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http://dx.doi.org/10.1016/s0886-3350(03)00405-xDOI Listing
July 2003

US trends in refractive surgery: 2002 ISRS survey.

J Refract Surg 2003 May-Jun;19(3):357-63

Purpose: To determine the latest trends in refractive surgery in the United States.

Methods: The full U.S. membership of the International Society of Refractive Surgery (ISRS) (approximately 900 members) was mailed the 2002 refractive surgery survey dealing with volumes, types, preferences of refractive surgery performed, and use of emerging technology.

Results: Questions regarding RK, AK, PRK, LASIK, LASEK, intracorneal ring segments (ICRS), laser thermal keratoplasty (LTK), conductive keratoplasty (CK), phakic intraocular lenses (PIOL), and clear lens extractions (CLE) were examined in the survey. Procedure preference for low, moderate, and high myopia, and hyperopia, were compared with the results from the surveys of the previous 5 years. Preference for unilateral versus bilateral same-day surgery, laser type, and microkeratome choice were also compared with the survey data from previous years. Incidence and frequency of co-management of refractive surgery patients were compared with 1999-2001 data. New questions regarding pupil measurement/documentation, wavefront aberrometry, and custom ablations were incorporated into the 2002 survey.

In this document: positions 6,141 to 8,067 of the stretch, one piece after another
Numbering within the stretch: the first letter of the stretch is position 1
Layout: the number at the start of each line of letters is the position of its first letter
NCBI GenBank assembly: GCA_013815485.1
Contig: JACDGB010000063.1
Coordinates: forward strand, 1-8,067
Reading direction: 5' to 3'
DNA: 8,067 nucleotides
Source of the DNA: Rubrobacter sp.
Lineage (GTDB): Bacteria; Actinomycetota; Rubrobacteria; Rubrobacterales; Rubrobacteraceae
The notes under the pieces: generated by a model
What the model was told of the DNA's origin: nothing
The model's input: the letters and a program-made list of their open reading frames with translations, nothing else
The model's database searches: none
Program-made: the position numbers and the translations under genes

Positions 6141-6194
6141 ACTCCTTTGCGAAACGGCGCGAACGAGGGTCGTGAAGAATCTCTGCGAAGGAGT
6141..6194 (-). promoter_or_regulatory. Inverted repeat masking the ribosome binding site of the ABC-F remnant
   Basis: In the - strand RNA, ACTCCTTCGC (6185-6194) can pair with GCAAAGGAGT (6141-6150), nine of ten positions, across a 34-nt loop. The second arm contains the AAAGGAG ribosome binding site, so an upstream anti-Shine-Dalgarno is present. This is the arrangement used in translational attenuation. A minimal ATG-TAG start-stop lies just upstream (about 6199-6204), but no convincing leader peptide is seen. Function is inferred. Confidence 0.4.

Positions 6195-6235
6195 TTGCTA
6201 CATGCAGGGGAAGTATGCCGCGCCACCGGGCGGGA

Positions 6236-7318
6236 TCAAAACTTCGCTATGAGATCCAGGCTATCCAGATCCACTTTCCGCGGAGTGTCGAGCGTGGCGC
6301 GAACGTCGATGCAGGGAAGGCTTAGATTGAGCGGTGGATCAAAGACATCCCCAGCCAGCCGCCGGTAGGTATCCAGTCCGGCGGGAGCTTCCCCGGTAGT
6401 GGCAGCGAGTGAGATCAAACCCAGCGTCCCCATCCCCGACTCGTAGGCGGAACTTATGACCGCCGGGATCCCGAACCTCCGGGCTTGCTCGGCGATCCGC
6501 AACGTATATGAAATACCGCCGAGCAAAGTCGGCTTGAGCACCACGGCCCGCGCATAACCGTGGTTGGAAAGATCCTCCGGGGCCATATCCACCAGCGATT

Conclusions: As refractive surgery grows in the mainstream of ophthalmology, trends and changes in the United States continue to be elucidated by this professional organization survey. LASIK continues to dominate for refractive errors between -10.00 to +3.00 D. LASIK, LASEK, CLE, PIOL, and CK appear to have bright futures, whereas, RK, ICR, and LTK are on the decline. VISX continues to be utilized 2:1 over all other lasers combined, and instrumentation pupillometry is preferred 2:1 over pupil gauge cards. Currently, wavefront aberrometry and custom ablations are minimally employed but appear poised to be the wave of the future.
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http://dx.doi.org/10.3928/1081-597X-20030501-14DOI Listing
July 2003